Alexander Rauch

"Fat cell - the easy choice?"

Alexander Rauch
18/04 2018
12:15-13:15, Danish IAS conference room (Ø18-509-1)

Fat cells are known for their energy storing capacity, but have also other important functions related to padding of the skeleton, thermal insulation and the control of whole body metabolism. The way lipids are stored changes drastically during ageing, with a general trend of increased adiposity. Especially lipids that accumulate ectopically in liver and muscle are associated with glucose intolerance, insulin resistance and hypertension, while fat cell accumulation in thymus and bone marrow correlate with the decline in adoptive immunity.

Especially as the expansion of bone marrow fat cells occurs at the cost of bone tissue volume, osteoporosis has been highlighted as the “obesity of the bone”. Osteoblasts, the cells which are involved in the life-long process of building bone, and fat cells originate from the same precursors, implicating that aging might cause a shift in the differentiation of stem cells from osteoblasts towards fat cells.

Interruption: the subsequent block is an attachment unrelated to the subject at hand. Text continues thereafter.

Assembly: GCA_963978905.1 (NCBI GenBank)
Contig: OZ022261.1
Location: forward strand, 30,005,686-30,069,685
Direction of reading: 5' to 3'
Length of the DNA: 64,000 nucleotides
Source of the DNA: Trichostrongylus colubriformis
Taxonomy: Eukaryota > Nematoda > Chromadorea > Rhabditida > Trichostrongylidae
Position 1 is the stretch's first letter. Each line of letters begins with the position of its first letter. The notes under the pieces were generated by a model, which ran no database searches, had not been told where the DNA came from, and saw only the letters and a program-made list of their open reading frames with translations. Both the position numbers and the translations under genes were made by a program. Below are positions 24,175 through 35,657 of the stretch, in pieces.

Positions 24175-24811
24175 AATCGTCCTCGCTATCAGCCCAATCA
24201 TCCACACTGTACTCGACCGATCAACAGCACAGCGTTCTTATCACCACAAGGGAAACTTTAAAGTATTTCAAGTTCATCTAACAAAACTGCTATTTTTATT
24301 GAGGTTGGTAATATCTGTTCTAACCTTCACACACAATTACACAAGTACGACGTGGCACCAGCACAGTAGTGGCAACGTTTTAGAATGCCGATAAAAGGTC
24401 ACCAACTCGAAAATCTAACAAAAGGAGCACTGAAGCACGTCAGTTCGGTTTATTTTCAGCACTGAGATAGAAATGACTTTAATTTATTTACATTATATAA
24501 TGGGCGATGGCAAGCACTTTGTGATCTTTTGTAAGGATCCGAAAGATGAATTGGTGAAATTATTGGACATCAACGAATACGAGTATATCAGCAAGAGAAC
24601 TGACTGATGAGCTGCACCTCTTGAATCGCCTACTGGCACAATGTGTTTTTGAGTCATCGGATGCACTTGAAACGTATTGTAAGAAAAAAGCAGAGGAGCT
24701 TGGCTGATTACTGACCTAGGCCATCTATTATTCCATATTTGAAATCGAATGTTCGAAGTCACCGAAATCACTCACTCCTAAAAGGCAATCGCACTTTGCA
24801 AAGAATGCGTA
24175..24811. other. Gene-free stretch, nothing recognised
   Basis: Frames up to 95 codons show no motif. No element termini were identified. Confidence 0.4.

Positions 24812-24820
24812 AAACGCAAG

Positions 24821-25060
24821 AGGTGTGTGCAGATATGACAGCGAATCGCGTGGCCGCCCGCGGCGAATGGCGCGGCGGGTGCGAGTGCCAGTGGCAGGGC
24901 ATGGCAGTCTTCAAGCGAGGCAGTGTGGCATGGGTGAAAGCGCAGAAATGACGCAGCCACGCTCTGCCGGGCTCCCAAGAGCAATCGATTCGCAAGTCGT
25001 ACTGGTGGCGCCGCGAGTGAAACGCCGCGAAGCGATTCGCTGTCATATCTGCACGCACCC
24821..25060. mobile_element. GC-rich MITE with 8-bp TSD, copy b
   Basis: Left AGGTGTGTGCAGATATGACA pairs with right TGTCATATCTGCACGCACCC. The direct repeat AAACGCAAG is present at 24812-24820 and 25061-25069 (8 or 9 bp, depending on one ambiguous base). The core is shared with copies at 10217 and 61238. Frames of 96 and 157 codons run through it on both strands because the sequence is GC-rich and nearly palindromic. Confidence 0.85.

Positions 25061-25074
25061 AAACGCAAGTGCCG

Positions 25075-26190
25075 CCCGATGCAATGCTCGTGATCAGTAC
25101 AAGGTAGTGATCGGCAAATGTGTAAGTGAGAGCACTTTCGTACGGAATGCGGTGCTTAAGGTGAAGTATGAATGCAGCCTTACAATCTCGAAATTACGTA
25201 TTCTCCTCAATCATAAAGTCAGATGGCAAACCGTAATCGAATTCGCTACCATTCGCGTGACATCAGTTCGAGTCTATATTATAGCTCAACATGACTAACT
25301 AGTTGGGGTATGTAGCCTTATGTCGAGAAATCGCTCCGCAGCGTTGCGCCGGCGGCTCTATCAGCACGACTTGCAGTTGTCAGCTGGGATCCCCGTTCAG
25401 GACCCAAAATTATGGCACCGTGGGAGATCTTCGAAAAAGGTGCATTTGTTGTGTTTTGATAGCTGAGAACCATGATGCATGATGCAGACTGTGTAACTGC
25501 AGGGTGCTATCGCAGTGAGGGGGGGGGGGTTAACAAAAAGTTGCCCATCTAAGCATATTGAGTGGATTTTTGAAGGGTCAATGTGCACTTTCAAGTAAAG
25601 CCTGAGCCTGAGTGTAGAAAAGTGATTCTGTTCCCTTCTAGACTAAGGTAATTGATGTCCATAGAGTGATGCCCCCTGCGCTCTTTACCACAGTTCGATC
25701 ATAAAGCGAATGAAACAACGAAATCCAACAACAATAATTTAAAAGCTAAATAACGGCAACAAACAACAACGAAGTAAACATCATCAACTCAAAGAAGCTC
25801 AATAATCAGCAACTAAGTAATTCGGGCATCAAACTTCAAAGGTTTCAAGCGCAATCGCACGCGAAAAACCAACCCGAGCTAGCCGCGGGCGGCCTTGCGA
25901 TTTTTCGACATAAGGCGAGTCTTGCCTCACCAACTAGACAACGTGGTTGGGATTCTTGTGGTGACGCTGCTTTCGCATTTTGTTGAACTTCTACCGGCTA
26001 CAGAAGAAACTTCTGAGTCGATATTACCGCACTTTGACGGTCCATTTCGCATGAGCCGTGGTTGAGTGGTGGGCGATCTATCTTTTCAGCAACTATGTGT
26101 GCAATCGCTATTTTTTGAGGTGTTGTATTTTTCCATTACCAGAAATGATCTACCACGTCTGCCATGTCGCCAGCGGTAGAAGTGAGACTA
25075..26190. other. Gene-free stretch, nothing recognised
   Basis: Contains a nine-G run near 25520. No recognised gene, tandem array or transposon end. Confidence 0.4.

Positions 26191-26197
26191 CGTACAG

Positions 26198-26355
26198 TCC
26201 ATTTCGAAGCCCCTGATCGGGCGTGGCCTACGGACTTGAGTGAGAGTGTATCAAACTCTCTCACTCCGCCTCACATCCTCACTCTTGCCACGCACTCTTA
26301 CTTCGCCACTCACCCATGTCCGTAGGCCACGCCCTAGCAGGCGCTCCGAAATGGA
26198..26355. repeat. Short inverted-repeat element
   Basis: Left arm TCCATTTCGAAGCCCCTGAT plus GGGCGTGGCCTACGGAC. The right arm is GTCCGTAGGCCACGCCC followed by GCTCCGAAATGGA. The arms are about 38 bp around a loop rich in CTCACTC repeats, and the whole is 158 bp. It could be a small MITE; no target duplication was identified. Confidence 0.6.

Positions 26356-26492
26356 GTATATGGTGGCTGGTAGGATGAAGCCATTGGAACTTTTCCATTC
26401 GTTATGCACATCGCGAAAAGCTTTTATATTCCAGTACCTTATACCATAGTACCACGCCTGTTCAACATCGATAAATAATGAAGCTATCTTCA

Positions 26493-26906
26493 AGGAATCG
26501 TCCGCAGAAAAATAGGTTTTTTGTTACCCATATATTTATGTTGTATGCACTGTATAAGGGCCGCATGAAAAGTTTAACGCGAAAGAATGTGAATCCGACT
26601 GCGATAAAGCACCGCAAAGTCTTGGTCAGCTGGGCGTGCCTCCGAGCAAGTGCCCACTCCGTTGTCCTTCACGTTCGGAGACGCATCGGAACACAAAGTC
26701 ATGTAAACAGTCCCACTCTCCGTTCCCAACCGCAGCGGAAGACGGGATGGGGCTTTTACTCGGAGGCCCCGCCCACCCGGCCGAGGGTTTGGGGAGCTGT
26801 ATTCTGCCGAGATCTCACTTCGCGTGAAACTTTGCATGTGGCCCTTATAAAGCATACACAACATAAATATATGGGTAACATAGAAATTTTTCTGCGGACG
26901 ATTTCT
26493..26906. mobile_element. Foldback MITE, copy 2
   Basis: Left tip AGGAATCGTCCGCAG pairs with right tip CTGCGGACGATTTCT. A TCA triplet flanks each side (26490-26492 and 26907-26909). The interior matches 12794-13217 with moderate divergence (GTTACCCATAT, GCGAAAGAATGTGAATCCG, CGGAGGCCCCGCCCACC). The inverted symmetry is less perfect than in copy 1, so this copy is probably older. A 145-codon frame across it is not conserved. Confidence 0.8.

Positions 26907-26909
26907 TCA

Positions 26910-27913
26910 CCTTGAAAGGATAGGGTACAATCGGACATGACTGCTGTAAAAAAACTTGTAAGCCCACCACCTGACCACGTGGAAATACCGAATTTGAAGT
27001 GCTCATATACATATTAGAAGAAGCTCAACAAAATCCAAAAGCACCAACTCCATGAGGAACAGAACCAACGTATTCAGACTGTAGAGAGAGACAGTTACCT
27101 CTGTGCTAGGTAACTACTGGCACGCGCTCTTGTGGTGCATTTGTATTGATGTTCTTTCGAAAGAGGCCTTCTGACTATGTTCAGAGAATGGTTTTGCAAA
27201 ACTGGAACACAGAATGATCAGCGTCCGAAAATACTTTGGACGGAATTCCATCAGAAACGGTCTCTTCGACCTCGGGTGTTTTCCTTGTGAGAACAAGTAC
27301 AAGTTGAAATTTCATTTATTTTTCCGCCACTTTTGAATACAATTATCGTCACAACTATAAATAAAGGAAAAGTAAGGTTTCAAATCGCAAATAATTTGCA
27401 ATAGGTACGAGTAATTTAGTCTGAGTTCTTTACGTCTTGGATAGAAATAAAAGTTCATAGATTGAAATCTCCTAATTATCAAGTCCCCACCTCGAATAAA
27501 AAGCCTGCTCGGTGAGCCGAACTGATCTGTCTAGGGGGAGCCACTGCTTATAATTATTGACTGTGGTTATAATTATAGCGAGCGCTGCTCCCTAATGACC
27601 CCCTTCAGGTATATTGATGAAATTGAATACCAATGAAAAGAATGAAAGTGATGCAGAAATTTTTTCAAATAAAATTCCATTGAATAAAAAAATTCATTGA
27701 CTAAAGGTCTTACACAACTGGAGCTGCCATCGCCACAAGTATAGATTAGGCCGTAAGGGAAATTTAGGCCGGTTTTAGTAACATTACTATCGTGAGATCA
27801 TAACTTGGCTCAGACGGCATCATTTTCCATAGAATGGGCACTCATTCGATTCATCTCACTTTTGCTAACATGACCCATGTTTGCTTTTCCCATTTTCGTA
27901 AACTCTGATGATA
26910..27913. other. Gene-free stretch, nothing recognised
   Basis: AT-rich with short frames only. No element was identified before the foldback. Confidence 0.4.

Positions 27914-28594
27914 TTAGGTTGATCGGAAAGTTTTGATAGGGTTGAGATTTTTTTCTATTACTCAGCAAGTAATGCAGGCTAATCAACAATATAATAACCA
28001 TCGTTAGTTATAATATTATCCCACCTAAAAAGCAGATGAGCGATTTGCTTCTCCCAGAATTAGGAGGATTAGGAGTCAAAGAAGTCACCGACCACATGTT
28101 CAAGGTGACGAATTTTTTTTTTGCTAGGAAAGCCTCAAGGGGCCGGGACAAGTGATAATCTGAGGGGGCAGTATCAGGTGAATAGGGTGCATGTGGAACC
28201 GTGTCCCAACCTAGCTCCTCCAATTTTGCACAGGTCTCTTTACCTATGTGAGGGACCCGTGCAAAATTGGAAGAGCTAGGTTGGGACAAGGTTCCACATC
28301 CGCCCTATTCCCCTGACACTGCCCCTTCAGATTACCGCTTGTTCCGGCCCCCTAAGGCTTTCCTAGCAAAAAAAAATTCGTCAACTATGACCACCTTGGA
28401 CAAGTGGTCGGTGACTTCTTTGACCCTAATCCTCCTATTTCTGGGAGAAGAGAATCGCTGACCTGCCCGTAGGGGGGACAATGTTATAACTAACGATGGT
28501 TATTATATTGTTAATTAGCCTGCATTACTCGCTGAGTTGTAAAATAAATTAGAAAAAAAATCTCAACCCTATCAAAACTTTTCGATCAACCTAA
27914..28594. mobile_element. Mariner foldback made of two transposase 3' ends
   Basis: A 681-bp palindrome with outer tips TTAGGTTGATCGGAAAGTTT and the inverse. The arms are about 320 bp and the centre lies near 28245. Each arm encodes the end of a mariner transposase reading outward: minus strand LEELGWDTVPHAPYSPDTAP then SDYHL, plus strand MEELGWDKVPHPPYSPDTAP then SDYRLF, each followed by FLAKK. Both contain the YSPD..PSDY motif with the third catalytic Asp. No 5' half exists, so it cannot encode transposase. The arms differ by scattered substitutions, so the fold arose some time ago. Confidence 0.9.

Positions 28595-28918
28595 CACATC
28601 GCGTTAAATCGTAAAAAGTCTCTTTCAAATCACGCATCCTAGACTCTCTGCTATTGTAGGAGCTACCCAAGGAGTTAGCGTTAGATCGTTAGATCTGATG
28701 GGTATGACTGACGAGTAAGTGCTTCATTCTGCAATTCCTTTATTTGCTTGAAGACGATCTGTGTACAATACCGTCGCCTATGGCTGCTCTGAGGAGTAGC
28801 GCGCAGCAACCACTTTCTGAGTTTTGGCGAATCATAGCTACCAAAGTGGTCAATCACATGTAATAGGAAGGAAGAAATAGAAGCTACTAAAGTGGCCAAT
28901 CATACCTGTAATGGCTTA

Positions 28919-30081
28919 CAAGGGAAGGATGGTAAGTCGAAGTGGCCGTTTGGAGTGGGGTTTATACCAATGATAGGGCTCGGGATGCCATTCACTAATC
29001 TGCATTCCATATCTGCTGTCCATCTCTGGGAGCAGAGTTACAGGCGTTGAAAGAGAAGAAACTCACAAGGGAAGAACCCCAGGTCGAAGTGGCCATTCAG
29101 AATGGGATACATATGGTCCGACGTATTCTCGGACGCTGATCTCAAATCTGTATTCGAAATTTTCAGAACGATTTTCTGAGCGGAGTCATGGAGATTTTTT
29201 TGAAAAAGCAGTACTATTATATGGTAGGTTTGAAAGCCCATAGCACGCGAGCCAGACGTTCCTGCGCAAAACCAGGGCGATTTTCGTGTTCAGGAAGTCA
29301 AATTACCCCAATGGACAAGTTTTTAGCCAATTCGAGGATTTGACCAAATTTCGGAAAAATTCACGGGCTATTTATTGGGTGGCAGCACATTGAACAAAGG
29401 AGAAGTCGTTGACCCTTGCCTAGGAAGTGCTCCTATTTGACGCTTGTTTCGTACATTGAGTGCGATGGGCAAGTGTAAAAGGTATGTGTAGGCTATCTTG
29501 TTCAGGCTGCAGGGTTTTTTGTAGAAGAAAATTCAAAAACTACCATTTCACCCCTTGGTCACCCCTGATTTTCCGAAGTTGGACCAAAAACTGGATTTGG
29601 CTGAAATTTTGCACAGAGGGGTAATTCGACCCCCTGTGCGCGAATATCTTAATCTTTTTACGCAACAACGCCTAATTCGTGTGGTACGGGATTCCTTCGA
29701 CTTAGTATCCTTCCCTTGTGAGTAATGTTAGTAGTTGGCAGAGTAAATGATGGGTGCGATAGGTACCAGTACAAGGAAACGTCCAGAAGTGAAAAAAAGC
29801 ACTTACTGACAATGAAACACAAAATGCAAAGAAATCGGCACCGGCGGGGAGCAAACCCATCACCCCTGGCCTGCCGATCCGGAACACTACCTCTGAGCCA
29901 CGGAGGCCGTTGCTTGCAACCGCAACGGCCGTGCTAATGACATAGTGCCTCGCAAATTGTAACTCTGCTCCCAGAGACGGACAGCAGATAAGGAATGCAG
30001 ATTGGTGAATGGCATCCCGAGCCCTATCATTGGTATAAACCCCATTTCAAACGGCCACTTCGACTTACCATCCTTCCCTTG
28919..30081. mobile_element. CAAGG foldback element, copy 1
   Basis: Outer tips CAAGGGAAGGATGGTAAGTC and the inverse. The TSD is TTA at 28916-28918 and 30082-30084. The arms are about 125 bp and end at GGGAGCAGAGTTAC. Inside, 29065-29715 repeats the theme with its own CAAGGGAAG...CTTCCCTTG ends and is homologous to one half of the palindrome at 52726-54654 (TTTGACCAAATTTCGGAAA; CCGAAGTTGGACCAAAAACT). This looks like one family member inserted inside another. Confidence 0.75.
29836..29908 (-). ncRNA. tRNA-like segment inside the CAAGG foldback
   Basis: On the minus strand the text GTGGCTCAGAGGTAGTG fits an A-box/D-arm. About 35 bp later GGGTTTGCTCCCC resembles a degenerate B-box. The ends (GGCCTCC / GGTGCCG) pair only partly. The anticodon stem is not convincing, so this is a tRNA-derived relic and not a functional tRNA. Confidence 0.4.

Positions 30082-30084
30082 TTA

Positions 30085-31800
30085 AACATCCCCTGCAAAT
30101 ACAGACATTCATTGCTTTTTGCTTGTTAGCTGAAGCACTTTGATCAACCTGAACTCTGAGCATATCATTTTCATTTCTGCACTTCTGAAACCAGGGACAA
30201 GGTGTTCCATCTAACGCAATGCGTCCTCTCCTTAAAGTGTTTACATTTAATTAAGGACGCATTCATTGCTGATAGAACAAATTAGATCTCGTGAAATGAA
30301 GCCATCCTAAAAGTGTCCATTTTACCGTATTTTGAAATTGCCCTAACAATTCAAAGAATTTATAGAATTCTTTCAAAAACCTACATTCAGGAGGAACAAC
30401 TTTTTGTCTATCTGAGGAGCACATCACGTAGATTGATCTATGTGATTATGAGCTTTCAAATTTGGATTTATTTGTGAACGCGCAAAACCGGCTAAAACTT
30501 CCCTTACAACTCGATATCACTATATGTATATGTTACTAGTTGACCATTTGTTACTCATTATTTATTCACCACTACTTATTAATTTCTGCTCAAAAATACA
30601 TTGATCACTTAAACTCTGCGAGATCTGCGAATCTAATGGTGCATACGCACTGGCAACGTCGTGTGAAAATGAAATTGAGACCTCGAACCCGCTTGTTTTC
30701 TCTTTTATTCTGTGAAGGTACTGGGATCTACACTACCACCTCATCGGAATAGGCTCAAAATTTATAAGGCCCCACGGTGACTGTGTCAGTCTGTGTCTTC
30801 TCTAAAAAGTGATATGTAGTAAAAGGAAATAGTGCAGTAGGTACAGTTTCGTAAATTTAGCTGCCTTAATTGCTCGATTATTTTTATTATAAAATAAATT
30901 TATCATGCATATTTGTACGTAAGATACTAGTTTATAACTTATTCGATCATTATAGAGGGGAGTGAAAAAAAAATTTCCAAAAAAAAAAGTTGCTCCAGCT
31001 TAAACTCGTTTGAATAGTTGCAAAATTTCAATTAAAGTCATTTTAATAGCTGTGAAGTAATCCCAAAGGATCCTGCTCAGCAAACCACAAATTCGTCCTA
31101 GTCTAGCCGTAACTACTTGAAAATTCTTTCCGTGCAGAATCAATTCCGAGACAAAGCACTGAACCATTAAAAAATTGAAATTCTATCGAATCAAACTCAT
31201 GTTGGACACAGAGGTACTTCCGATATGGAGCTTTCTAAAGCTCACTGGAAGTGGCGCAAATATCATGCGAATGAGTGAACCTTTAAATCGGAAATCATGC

We used a human stem cell model system to study the formation of fat cells and osteoblasts in culture, and determined functional elements in the genome that control the dynamics in gene expression linked to cellular differentiation. Irrespective of stem cells are derived from bone marrow or adipose tissue, there are fewer hurdles in the path of becoming an osteoblast compared to the investments necessary for fat cell specification, both on level of gene expression and chromatin structure at the regulatory elements in the genome. We identified a set of stem cell factors that set the transcriptional stage for activating the osteogenic path while at the same time suppressing the fat cell lineage, explaining the close relationship of osteoblast and stem cells. The presence of such a transcriptional network actively suppressing fat cell formation highlights that fat cell differentiation is not by default the path of least resistance. However, conditions such as ageing and obesity that affect the integrity of the network are therefore likely to remove the brake which in turn gives rise to fat formation and lipid accumulation.